It doesn't matter whether words or syllables are used. That's exactly the point. It's pretty simple--the longer the wake word or phrase, the less likely the device is to think it's heard it. You could make it thirty seconds long, and you'll probably eliminate all false positives. Your method of two words that must be separated would help as well. But it doesn't really do much about the problem of data being recorded. It matters little whether they're recording mistakes or real audio, either way they've received something potentially private.
In addition, they're very likely to want something with a few false positives because these devices have a relatively difficult task identifying their wake word. There's a lot of background noise, and the manufacturers don't want the reputation as the one you have to wake up six times before it starts working. And the false positive rate doesn't really have to be an issue; I think most people who have one don't really care that it goes off incorrectly every once in a while. They would care very much that recordings of their home were being sent somewhere random, to be listened to by someone unknown, entirely without their permission. Making the wake word longer doesn't really solve the privacy issue.
While I hope that Google get a good going over for this, I think something is missing from the commissioner's statement :
Finally, due account must be taken of the need to protect third parties affected by voice recordings.
I don't see any way that Google can do that - their agreement is with the owner of the device. Perhaps responsibility should rest with the owner - maybe owners/operators of such things should be obliged by law to inform 3rd parties and get their consent - or turn it off if any one declines.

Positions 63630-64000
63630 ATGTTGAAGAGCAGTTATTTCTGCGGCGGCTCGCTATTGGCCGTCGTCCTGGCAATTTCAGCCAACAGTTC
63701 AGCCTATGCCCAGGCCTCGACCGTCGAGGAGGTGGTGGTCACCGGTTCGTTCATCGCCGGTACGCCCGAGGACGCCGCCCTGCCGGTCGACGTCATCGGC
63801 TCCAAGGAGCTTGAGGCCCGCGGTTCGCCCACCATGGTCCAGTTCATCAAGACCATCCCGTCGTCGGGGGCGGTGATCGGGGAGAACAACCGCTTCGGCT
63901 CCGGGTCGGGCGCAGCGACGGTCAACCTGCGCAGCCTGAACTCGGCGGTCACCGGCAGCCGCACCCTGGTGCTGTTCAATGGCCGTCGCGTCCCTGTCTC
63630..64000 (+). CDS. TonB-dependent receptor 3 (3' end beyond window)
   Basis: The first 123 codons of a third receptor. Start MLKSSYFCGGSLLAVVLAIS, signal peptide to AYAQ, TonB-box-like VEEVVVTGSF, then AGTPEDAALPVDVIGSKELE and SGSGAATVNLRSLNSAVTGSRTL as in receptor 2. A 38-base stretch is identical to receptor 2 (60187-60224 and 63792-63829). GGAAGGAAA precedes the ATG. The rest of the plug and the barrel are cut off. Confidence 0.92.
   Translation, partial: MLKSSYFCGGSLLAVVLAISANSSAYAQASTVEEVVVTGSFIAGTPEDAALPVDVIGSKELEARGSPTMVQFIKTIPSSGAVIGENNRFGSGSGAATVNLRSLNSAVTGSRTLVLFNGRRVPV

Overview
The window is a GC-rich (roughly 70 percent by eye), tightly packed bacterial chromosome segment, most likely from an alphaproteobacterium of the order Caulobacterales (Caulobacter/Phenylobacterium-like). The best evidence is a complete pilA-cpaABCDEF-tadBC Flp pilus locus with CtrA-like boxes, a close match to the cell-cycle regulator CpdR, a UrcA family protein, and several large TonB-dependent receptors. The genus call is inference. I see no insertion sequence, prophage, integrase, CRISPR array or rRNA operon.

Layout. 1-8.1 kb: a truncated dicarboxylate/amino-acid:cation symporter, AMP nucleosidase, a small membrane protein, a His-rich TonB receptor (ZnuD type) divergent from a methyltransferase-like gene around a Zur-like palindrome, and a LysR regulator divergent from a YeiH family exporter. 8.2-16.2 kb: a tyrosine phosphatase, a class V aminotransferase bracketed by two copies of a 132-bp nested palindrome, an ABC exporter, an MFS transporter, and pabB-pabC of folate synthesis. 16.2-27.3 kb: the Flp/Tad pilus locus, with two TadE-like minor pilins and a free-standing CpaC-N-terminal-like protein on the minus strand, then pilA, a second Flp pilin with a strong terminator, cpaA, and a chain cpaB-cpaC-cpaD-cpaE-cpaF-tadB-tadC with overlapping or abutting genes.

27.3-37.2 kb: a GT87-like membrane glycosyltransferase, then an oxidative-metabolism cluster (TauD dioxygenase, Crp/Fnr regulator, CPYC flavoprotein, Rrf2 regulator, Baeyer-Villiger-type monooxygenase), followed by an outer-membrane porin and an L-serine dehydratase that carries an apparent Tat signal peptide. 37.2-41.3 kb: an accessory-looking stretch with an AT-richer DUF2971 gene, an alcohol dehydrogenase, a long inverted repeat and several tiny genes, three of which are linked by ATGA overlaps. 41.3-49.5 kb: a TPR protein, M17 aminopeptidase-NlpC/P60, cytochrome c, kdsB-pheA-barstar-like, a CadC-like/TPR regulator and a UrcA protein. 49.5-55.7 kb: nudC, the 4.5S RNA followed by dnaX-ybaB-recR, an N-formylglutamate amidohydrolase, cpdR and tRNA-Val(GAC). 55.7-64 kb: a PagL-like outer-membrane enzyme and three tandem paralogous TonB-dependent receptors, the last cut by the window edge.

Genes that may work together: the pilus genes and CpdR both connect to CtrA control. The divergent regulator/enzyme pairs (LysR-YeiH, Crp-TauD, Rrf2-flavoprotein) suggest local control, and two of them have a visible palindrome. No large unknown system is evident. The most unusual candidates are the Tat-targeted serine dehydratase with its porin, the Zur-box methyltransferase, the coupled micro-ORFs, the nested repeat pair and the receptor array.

That's actually interesting. Certain jurisdictions prohibit voice recording without consent of ALL parties -- can I then stick a felony charge against anyone that has Alexa, Siri, etc. on when I'm talking to them in a place I have expectation of privacy (private flat, medical office, etc.)?
I enjoyed your joke, but let's analyze their statement for its real meaning.
"We don't associate audio clips with user accounts during the review process"
That doesn't stop them associating the clips with the accounts after the review process, or for that matter before. They could also associate the text with the accounts and not technically be lying there.
"and only perform reviews for around 0.2% of all clips."
Given how often there are false positives, a significant amount of those must be completely silent, or at least blank background noise with no speech. While I doubt it rises to 99.8%, it could be a healthy chunk. A program that eliminates these from the dataset would help get to the 0.2% level without improving at all on the privacy aspect. Similarly, they probably don't need to conduct reviews on things that get recognized properly. If we presume the chunks of the data in recognized languages saying standard things like "What time is it?" are left out, this gets us much closer to 99.8%. Once again, the 0.2% is probably the private stuff.
I bought two Google Minis for me and my parents for £48 mostly because you can make free phone calls on them. I've taught my parents to leave it unplugged unless they are using it. Speech recognition is scarily accurate, when I bought the first Dragon Dictate it could understand my dad but not my accent. Free phone calls though, why can't BT do that from phone boxes?
"When something is free - like Alexa or hey Google (you only pay for the HW) YOU are the product."
I dont know how anyone struggles with this concept. People seem to want things for free but then complain about the price. It isnt a hidden cost, its well known and people are free to choose.
When did people lose their responsibility?